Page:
Fraud Magazine Online
Login |  Become a Member
 
Share |


Insurance Industry Anti-Fraud Insights

Zero-Loss Insurance Frauds: Does no claim payment equal no prosecution?



January/February 2006

iFraud 

Welcome to the first edition of iFRAUD, a column about insights into fighting fraud in the insurance industry. This column is dedicated to those waging the insurance fraud battle. Over the next year, I want to provide informative, practical material that will cross over all lines of insurance but will still be useful for those outside the industry. I invite your comments, suggestions, and column ideas. You can reach me at: draz@standard.com. Now let's talk about "zero-loss" insurance frauds. 

Losing money without losing money
A zero-loss fraud is one in which a claim is submitted by an insured, the claim is denied, and no claim dollars are paid out, but there's suspicion that the claimant fraudulently attempted to obtain insurance benefits. Simply put, the insurance company suffers zero loss because they haven't paid a suspected fraudulent claim. However, it's not necessary for insurance companies to pay a suspected fraudulent claim to suffer a loss.

When claims are submitted to an insurance company, examiners may be required to spend a significant amount of money evaluating the validity of the claim. This may include an Independent Medical Exam (IME), Functional Capacities Exam (FCE), and obtaining medical records and other public documents. Interviews, investigation and surveillance may also be required to gather additional information about the claim or to corroborate or invalidate statements made by the claimant. Even though no claims dollars are paid out, there are expenses associated with investigating a fraudulent claim and these is an actual loss to the insurance company.

Consider this hypothetical example: Rusty Nale submits a worker's compensation claim stating that he was injured while working at his construction job. Rusty submits the normal forms and medical evidence in support of his claim. The claims examiner reviews all the documentation but there are several red flags. The medical records are inconclusive and don't support either Rusty's reported injury or his inability to return to work for his employer. So the claims examiner requests an Independent Medical Examination (IME) to get an unbiased medical opinion of Rusty's condition. While continuing to evaluate his claim, the examiner calls Rusty several times to get additional information but is unable to reach him during normal business hours. The examiner requests an investigation to assist in the evaluation of the claim, and surveillance is conducted over an extended period of time.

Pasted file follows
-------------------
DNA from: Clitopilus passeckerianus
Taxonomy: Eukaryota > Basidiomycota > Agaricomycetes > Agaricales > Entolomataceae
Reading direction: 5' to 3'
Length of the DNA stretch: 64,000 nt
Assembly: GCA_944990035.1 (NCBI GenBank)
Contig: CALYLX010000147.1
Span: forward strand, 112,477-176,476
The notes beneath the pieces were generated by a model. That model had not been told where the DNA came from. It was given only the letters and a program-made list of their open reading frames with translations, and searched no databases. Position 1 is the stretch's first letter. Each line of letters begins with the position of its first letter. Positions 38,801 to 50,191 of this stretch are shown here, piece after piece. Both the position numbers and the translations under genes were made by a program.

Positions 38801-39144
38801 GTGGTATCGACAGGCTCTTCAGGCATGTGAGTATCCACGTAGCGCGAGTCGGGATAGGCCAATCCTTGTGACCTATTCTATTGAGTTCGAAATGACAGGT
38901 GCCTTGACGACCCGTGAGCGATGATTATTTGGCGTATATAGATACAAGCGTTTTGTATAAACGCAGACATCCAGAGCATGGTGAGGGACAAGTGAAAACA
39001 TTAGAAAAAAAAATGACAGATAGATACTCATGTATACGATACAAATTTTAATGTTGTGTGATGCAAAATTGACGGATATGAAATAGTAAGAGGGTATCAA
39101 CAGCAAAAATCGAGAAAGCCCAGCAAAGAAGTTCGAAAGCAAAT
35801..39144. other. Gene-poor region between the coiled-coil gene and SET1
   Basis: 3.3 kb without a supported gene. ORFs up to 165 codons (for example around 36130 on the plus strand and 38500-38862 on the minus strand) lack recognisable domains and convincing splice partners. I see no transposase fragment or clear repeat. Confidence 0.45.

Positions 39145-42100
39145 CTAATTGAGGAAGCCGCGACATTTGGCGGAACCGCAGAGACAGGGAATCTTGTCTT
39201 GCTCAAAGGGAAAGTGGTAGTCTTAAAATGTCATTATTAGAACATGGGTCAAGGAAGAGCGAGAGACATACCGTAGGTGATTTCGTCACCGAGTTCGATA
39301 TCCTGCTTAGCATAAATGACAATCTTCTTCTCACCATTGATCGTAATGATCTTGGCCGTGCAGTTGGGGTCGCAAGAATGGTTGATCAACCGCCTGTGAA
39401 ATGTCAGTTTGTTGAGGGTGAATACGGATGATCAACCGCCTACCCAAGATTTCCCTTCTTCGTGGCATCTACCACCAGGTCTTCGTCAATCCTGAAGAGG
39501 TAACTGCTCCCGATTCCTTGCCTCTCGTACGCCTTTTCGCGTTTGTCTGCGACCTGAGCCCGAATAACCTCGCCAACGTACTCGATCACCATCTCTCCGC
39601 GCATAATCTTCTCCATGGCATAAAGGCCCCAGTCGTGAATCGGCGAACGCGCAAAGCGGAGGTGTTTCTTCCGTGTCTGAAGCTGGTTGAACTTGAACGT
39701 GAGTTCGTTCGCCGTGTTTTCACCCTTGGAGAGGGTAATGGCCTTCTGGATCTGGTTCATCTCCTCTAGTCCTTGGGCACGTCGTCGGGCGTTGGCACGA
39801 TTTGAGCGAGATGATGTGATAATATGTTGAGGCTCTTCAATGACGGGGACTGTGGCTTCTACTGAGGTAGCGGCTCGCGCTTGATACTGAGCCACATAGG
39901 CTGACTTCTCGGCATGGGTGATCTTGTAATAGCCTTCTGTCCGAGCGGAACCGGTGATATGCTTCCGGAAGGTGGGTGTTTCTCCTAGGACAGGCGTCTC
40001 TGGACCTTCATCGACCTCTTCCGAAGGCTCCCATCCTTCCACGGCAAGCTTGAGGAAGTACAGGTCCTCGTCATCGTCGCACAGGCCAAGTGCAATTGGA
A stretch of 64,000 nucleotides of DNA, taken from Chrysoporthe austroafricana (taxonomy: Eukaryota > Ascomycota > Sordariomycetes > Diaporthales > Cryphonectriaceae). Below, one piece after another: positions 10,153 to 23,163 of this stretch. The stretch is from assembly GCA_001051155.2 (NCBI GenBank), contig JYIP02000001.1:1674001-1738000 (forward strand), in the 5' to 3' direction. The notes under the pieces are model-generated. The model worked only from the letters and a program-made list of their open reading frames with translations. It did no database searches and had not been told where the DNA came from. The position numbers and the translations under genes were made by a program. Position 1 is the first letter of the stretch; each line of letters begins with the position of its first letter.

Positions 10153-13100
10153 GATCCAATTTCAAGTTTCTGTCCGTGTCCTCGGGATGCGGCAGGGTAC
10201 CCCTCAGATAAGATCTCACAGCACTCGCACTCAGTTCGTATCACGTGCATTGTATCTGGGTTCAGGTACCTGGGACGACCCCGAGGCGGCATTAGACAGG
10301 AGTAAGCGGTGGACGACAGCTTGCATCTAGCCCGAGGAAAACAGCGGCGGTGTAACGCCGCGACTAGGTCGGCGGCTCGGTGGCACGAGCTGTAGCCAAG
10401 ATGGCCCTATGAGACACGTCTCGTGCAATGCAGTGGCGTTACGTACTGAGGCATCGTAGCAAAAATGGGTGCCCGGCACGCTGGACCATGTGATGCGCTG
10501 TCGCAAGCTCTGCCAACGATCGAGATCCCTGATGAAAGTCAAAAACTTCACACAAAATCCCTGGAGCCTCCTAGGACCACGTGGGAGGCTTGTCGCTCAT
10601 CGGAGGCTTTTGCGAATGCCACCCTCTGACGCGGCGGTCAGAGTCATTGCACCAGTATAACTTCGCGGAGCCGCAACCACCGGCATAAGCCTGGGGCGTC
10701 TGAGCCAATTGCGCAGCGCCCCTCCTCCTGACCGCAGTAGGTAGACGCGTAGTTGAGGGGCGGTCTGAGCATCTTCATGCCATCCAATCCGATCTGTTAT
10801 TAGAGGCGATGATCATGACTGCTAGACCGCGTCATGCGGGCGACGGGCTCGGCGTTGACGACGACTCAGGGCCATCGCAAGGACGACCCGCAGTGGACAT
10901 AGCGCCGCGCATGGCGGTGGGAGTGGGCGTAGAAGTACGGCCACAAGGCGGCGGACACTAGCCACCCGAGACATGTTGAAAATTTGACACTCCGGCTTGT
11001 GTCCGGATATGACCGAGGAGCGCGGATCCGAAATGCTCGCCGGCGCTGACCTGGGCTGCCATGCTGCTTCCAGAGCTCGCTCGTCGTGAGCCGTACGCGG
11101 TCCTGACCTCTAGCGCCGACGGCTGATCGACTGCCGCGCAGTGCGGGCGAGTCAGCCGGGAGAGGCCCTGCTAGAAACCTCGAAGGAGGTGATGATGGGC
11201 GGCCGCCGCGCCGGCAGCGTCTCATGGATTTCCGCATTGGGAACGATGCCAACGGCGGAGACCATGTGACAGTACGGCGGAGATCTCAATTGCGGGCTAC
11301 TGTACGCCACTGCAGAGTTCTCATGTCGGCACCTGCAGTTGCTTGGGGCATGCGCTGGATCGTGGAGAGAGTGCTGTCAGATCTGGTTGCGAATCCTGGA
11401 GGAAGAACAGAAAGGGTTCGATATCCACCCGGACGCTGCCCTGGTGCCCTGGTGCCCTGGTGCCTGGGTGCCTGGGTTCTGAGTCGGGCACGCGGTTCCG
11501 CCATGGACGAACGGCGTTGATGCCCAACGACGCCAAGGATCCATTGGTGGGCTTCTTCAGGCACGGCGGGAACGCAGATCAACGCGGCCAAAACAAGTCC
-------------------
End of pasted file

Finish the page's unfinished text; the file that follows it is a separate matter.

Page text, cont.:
During the surveillance, the investigator follows Rusty to another construction site and determines that he's working full time for another construction company near his residence. The worker's comp carrier subsequently interviews Rusty about his claim. Rusty greatly exaggerates his condition and signs a statement denying that he's able to work. Based on the results of the IME exam, the surveillance investigation, employment information obtained from the construction company and Rusty's signed statement, the examiner denies his claim. No worker's comp benefits are paid to Rusty but the costs associated with investigating his claim exceed $10,000. Because the claim was submitted in a mandatory fraud reporting state, Rusty is referred to a law enforcement agency for prosecution consideration.

Getting a zero-loss fraud prosecuted can be difficult, because prosecutors in many jurisdictions consider money spent on the investigation of a suspicious claim to be part of the company's cost of doing business. That is coupled with the fact that some state insurance departments won't accept a referral for prosecution unless the suspected fraud exceeds a minimum fraud loss threshold. In those jurisdictions, if the carriers' actual fraud loss is zero because no claims dollars were ever paid out, it's unlikely that the agency is going to accept the case for prosecution consideration, no matter how much it actually cost the insurance company to investigate the fraudulent claim. Despite these hurdles, not all jurisdictions are the same and there are steps investigators can take to improve their chances of getting a zero-loss fraud case accepted and prosecuted.


For full access to story, members may sign in here.

Not a member? Click here to Join Now.


 

 

 
©2014 Association of Certified Fraud Examiners
Privacy Policy | Advertise With Us
Association of Certified Fraud Examiners Global Headquarters
716 West Ave | Austin, TX 78701-2727 | USA | FraudMagazine@ACFE.com